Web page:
Posts

UK STUDY FINDS REGIONAL PATTERNS IN HOW WORKERS BOOST THEIR HAPPINESS

To mark World Mental Health Day on 10 October and International Happiness at Work Week (23-29 September), Liz Hall rounds up some recent research into what makes people happy and well at work   What makes our clients – and us – happy at work? Meaning and purpose, challenging projects, being respected, work-life balance (with flexible working and holidays), canine friends in the workplace, going out in nature and, yes, pay – but not only pay. Forty two per cent of UK employees are unhappy at work, according to Engaging Works’ The State of Workplace Happiness Survey 2019. The survey, […]

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BAD BEHAVIOUR

What are the new rules for engagement post #MeToo? Jonathan Passmore and Claire Collins share research on changing attitudes to relationships, and offer some pointers for a #UsAll coach world   The past year has seen a proliferation of news stories about inappropriate behaviour, sexual harassment and sexual assault. These have highlighted the fact that after more than 40 years of sex equality legislation in the UK, misogynistic and sexist behaviours are still rife in the workplace. Indeed, a recent study has shown that one in three women has been sexually harassed at work in the past 12 months (The […]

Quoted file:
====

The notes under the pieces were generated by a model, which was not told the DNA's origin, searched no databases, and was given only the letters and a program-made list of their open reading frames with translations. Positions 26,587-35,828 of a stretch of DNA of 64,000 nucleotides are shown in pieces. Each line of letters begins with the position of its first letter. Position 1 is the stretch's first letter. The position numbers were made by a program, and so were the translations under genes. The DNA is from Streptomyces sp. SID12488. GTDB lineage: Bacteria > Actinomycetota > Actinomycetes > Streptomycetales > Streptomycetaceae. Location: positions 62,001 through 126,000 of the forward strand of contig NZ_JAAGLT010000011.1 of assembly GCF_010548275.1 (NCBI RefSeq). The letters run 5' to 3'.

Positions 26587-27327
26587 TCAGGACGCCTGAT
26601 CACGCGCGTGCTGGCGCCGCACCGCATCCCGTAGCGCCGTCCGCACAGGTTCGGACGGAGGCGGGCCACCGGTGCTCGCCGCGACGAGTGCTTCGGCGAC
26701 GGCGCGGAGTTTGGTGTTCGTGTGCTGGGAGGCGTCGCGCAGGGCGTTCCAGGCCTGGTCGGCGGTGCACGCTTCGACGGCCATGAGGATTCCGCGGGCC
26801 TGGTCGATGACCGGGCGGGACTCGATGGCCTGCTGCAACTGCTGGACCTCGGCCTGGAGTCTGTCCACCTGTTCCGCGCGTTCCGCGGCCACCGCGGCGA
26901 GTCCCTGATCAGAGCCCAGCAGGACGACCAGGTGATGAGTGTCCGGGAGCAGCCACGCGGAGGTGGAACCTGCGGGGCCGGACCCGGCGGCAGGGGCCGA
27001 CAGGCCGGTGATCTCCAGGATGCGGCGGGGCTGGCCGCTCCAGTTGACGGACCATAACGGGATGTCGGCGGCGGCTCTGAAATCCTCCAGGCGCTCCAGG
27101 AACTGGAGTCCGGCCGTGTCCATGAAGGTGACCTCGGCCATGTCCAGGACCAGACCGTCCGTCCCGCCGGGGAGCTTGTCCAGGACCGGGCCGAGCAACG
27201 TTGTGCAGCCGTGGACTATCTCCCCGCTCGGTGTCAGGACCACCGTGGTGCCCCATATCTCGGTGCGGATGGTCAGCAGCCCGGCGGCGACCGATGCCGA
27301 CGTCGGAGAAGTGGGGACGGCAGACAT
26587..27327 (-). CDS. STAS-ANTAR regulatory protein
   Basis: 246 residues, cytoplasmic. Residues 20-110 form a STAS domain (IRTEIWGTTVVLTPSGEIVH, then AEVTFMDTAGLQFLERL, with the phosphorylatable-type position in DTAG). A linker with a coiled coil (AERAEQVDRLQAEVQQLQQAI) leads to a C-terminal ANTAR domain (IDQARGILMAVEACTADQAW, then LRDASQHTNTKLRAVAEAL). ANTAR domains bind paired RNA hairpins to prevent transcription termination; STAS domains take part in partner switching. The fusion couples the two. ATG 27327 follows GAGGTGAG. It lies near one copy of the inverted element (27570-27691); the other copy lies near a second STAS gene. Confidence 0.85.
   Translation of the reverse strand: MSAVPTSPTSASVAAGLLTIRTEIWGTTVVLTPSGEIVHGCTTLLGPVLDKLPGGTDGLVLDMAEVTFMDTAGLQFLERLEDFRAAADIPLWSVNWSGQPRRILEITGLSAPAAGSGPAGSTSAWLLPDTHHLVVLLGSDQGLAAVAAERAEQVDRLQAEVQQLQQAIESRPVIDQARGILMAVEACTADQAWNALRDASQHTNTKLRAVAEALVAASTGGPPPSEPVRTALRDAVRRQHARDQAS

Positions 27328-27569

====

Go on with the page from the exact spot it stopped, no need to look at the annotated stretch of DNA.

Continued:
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STILL BLOWIN’ IN THE WIND

How do coach supervisors respond to ethical dilemmas and tricky issues? In the last of this two-part series, Jonathan Passmore, Eve Turner and Marta Filipiak conclude their research   In the last issue we asked whether coaches and their supervisors could be equally culpable if they unwittingly collude with their clients against the wider interests of the client organisation and of society. In this second part of the series, we review coach supervisor responses to ethical dilemmas and tricky issues, picking up on four further themes from our research. We offer insights for coaches and their supervisors which may help […]